Here’s a little case study on implicit bias:
Warren Harding was the 29th President of the U.S. He is widely regarded now as one of the worst presidents in U.S. history. He wasn’t especially bright, and was at best a rambling speaker. As a senator, he was conspicuously absent for the debates on both women’s suffrage and prohibition, the defining events of his time. He never managed to distinguish himself politically, yet, in spite of this he became the Republican presidential candidate in 1920 and went on to be elected that fall. He served two years as a sort of dignified political vacuum before dying of a stroke. His only achievement was to father an illegitimate child with his mistress in a White House closet.
But Warren Harding looked like he’d be a great president: he had the handsome face, the physique (he was tall and built), his hair was silvering in a distinguished way, he had a rumbling baritone voice. In every way he was the very image of a president, except that it was all window dressing. Behind the trappings was a man whose life revolved around drinking, golf, and illicit affairs with whatever compliant women he could find. Yet even in the face of his complete lack of suitability, people clung to the idea that he would be a good president.
This is the Warren Harding Error: when we make unconscious assumptions about a person or people and hang on to them even when presented with evidence to the contrary.
Implicit biases like this can be dangerous. We can assume things, positive or negative, that simply aren’t true or that are far more nuanced that we allow ourselves to admit, and because they are implicit and unconscious we may not even realize how those assumptions are affecting our behavior. Extensive research has shown that tallness in men translates to substantially higher salaries than their shorter-but-equally-talented counterparts. Other research has demonstrated that white and black children with identical test scores do not have identical rates of referral to gifted programs if both have white teachers. In the one case we give credit where credit may not be due, and in the other we withhold that same credit in the face of evidence that credit is due.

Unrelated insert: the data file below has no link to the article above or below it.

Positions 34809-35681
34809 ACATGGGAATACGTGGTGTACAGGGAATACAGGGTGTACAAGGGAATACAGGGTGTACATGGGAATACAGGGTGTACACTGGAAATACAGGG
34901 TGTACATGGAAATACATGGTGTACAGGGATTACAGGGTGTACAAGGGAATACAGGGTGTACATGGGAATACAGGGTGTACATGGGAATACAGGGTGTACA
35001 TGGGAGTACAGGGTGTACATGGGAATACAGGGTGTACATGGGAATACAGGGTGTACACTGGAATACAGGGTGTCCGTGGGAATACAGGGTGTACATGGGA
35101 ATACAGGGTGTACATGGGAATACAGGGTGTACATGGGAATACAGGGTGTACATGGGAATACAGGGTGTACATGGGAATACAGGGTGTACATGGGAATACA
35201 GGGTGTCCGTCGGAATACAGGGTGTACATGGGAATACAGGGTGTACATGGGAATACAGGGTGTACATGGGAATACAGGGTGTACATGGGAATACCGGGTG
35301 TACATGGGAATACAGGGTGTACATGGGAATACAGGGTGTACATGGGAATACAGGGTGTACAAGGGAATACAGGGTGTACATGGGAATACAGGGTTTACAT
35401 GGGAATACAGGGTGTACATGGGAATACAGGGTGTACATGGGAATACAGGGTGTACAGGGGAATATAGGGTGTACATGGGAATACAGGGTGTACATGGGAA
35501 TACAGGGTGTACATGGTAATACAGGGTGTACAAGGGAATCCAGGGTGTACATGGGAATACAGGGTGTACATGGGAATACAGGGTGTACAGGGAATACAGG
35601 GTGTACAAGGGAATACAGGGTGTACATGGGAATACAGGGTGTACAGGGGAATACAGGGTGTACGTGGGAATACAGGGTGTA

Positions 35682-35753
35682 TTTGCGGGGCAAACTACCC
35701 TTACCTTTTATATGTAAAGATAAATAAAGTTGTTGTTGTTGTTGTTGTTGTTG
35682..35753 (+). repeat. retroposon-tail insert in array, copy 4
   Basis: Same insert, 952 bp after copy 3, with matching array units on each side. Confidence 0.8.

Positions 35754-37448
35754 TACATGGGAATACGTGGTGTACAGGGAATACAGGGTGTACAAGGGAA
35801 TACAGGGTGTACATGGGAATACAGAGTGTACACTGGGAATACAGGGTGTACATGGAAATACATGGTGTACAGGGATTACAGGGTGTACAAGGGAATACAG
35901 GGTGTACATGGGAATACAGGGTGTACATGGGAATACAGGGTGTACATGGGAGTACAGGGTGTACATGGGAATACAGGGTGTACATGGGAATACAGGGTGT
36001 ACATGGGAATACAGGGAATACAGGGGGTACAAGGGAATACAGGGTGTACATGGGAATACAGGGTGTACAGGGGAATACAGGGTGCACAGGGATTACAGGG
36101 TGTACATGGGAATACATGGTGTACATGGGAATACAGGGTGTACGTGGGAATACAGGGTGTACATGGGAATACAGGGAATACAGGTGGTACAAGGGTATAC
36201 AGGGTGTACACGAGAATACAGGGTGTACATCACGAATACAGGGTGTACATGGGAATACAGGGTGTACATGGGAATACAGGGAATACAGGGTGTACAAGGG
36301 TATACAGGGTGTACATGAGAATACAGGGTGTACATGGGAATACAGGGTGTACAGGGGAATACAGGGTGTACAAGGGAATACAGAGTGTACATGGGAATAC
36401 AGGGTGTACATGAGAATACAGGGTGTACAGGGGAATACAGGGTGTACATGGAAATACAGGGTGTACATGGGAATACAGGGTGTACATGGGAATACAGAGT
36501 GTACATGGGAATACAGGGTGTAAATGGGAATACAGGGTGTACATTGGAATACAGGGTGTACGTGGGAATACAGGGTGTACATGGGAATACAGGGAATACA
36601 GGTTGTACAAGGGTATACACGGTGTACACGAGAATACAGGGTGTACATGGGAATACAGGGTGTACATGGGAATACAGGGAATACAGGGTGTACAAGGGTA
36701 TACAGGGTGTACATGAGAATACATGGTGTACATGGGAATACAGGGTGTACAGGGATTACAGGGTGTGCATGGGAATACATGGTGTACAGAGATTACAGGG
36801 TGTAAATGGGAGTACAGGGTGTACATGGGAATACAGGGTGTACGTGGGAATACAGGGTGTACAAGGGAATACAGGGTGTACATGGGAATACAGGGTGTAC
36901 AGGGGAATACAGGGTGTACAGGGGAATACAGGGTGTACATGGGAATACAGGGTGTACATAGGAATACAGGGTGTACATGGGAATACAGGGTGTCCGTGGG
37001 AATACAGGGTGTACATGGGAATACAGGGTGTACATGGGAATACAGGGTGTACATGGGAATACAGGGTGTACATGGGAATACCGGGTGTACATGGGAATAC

Biases often change with awareness and education, but how do you become aware of something that is unconscious? That is nudging you in ways below your ability to perceive? We can check ourselves and our schools by carefully examining data: what is the ethnic make up of our GT program? Our SPED? What is the ethnic distribution of suspensions and discipline referrals? Does our cadre of teachers reflect the ethnicity of our students? If any of these are slanted toward one or more groups, there may be some implicit biases at work. As auditors, we often see gifted programs with few children of color and SPED programs with too many children of color. Black children also comprise by far the highest rates of discipline referrals and suspensions, particularly black boys.
The good news is that these attitudes aren’t static. Focusing on positive examples of various ethnic or gender groups helps to shift our mindset, also in ways we can’t consciously perceive, but in ways that improve our implicit associations. Is this enough to solve our implicit bias problem? No, but it does give us hope that if we do the hard work of breaking down those biases, we can achieve some measure of true equality.